Sometimes it can be tricky to identify what will be popular in the years to come, but that doesn’t stop big data from trying. Cultural anomalies are particularly difficult to predict, but an algorithm is attempting to predict which modern novel will become the next big bestseller. Jodie Archer, author of an upcoming book titled The Bestseller Code: Anatomy of the Blockbuster Novel, takes a critical look at what makes something popular amongst consumers–particularly in regard to literature.

A computer algorithm, affectionately referred to as the “bestseller-ometer,” examines a huge amount of literature for qualities that make bestselling fiction. According to The Atlantic, the algorithm is capable of identifying a bestseller upwards of 80 percent of the time. This success rate is achieved by going off a list of novels from the past 30 years and identifying New York Times best sellers. This is one of the ways in which data-driven initiatives are attempting to better understand the way that the human brain identifies concepts, and it could change the way that publishers identify potential best sellers.

Like most good ideas, this concept was borne from a question that needed to be answered: “Why do we all read the same book?” It’s a valid question to ask, as people find different traits valuable in literature. The same folks who like to read literary fiction may find a guilty pleasure in young adult novellas. A book could be slaughtered by critics, but be wildly popular amongst the masses, as we’ve seen with several novels based on vampires.

Archer, along with English professor Matthew L. Jockers, built the algorithm with the intention of discovering what makes readers flock to a particular story. The Bestseller Code documents the process through teaching an algorithm to closely analyze the text within the content for certain key factors that create popular fiction. This generally involves semantics, like themes, allusions, word choice, and other literary topics. Among the most popular traits found within bestsellers are:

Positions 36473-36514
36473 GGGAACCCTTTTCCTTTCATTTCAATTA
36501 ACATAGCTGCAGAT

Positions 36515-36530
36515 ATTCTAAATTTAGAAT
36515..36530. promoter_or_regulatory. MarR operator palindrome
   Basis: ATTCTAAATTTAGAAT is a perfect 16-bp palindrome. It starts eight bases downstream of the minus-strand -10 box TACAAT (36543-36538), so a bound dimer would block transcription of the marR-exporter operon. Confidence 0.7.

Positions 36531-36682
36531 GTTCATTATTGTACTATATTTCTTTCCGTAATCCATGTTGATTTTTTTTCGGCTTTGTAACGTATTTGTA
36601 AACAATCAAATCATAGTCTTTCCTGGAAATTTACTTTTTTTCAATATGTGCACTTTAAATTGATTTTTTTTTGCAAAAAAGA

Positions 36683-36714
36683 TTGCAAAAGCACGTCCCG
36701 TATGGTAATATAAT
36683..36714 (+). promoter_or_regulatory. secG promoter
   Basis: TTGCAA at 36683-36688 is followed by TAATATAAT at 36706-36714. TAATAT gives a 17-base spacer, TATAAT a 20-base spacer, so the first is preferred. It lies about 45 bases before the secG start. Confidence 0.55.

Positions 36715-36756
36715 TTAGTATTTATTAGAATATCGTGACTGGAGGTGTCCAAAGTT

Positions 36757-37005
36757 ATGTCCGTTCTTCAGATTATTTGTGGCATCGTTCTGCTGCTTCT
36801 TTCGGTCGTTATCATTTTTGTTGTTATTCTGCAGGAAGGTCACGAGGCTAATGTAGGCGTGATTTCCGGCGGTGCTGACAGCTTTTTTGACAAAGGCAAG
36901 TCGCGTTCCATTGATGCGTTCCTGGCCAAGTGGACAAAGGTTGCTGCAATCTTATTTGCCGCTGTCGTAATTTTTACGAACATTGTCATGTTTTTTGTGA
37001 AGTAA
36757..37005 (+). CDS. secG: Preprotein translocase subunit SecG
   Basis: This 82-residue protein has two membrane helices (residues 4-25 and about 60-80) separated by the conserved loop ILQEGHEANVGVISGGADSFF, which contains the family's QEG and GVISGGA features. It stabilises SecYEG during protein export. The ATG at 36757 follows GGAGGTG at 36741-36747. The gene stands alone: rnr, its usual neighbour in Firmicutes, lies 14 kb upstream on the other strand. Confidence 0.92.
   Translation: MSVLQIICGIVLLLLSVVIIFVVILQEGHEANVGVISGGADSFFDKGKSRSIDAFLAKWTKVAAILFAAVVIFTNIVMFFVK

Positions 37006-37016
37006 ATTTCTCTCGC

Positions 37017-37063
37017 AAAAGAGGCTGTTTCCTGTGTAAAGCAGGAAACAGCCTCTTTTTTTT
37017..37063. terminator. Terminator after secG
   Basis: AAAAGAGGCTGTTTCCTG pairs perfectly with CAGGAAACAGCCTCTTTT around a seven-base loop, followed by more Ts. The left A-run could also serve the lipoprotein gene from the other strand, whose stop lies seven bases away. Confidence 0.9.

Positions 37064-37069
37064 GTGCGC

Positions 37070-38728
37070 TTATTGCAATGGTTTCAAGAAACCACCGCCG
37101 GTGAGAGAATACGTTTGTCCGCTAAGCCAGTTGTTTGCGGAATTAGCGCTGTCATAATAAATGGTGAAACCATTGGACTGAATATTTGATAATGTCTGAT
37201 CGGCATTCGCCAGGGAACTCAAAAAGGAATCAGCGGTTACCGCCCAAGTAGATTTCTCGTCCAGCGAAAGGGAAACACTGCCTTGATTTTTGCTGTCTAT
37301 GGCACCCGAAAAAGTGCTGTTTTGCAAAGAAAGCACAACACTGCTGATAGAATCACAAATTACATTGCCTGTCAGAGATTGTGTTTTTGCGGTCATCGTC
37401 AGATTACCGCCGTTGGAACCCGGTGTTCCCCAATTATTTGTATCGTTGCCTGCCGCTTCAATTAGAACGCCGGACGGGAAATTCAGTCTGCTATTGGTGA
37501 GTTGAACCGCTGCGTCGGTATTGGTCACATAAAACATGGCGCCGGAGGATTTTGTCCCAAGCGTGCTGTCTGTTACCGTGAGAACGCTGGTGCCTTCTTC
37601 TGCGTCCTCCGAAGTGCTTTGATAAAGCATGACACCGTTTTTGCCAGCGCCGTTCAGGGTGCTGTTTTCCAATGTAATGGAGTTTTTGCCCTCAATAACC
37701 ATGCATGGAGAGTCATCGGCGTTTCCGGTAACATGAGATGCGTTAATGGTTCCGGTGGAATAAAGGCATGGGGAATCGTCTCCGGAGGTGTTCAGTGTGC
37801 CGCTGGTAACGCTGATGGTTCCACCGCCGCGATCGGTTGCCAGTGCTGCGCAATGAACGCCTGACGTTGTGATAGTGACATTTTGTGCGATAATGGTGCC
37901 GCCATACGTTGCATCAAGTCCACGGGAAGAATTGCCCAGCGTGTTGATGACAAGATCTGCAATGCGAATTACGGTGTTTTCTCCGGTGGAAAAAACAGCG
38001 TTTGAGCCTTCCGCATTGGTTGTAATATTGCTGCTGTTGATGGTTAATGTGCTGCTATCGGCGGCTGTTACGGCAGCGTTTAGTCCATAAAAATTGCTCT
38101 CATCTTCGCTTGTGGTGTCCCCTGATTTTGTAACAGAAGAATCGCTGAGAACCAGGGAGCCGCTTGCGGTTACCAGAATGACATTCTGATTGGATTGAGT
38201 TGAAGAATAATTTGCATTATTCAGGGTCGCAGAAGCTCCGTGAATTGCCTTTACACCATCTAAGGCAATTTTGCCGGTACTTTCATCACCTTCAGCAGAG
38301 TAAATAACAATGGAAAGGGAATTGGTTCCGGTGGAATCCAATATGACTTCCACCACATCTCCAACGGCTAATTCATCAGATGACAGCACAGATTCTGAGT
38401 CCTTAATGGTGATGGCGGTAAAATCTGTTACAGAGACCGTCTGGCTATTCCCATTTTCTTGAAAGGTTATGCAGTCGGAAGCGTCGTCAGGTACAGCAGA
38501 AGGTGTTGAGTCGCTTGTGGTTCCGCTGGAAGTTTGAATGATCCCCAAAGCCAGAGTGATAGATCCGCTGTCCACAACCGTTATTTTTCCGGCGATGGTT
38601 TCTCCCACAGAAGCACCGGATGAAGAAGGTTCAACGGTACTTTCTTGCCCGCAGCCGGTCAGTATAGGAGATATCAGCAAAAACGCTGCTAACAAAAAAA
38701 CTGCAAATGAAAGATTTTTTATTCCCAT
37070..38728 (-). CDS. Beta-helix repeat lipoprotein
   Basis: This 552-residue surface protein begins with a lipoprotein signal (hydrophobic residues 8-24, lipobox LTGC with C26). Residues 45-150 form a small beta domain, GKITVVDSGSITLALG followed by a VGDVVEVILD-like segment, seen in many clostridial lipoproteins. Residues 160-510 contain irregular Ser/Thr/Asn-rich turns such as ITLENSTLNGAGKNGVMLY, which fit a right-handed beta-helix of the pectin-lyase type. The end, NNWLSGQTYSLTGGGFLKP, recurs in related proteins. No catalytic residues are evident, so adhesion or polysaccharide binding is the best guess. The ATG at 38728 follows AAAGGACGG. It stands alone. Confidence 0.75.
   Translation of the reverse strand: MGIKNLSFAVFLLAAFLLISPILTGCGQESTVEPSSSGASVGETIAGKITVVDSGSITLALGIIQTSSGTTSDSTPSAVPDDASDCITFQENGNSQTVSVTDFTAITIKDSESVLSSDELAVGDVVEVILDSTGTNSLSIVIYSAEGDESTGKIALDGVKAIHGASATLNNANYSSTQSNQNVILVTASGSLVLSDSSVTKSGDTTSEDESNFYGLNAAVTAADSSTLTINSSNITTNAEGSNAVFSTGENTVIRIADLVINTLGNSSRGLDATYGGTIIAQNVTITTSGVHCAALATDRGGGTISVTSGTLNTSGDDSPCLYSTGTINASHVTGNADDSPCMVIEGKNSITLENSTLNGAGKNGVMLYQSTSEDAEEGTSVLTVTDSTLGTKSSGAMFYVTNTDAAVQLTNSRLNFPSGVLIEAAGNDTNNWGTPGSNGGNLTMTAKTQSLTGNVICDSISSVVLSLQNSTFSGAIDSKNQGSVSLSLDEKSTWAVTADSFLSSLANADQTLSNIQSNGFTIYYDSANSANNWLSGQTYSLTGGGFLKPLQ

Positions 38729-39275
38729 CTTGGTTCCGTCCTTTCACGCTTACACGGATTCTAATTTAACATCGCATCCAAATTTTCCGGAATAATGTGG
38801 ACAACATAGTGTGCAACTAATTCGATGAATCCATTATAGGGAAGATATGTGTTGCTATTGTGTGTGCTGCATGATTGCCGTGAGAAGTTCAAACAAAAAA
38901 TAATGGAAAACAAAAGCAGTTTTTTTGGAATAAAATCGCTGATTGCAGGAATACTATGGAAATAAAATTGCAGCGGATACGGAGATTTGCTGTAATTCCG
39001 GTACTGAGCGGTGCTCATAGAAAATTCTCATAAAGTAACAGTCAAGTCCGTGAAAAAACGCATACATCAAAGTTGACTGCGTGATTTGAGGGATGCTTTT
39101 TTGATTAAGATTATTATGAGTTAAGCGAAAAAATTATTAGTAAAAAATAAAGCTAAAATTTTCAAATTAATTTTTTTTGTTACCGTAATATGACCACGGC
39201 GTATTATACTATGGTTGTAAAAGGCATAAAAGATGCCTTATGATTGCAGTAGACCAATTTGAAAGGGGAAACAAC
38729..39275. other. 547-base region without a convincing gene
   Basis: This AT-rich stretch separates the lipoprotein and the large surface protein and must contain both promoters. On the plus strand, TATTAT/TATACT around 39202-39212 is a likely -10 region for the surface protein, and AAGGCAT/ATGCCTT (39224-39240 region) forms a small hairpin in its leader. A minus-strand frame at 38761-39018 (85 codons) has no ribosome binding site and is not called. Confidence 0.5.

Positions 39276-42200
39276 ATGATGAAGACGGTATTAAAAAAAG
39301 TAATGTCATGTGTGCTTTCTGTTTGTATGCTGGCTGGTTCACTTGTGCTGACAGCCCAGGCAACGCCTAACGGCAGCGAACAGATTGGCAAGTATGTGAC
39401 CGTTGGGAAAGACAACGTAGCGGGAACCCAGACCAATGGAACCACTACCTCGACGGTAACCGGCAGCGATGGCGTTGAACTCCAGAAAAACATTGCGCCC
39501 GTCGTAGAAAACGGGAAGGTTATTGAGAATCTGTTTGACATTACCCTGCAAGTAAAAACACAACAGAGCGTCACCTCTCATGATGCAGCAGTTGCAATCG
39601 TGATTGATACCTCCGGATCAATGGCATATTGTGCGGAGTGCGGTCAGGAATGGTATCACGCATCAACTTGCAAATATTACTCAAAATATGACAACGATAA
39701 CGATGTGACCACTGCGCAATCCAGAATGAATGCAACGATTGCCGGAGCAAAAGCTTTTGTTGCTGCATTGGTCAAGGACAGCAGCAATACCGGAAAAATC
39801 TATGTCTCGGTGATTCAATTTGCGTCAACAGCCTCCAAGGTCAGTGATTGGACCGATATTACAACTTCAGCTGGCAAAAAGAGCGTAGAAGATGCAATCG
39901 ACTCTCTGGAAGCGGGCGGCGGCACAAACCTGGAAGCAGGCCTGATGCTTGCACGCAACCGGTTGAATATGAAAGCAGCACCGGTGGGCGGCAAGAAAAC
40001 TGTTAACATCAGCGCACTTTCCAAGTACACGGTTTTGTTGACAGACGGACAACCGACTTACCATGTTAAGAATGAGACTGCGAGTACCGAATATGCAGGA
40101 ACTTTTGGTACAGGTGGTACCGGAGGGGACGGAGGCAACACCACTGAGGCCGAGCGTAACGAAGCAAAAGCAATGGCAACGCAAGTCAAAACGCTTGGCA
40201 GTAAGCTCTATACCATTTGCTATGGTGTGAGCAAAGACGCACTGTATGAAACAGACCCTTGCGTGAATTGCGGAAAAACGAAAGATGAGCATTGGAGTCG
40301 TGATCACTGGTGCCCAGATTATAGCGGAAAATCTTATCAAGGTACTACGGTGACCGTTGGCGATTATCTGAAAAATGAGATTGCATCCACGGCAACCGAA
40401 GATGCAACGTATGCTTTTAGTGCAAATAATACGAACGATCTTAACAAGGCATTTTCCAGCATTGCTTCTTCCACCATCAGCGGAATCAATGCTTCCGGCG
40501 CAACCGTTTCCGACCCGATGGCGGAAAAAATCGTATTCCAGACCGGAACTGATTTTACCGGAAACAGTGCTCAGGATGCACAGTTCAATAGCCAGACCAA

• Authoritative voice
  • Colloquial (everyday) language
  • Action-oriented characters
  • Cohesion
  • Intimacy

Another major theme that was touched upon was the idea of the zeitgeist, which can be defined as time-sensitive ideals and beliefs. In other words, what’s contemporary and popular amongst the public plays a major role in how successful any novel is. Thus, it becomes difficult to predict how bestsellers will be selected in the future, as it’s difficult to guess where society will stand in the future. Plus, it would make sense for a human–with its ability to understand and interpret emotion–to be the one to decide whether or not a book is worth labeling as a bestseller. After all, the computer isn’t necessarily the one reading the book, but rather it’s hundreds of thousands of people around the world who will be doing so.

Whether or not big data manages to identify a masterpiece recipe for the next bestseller hasn’t been mentioned, and thus it’s important to realize that the entire concept of trying to identify human behavior with big data could be irrelevant. After all, humans can be difficult to predict, as they often function in ways beyond any and all reason or logic. Thus, it’s important to remember that while technology has provided great ways to improve operations and hone in on a consumer base, it’s still crucial to remember that people are people.

What are your thoughts on big data? Let us know in the comments.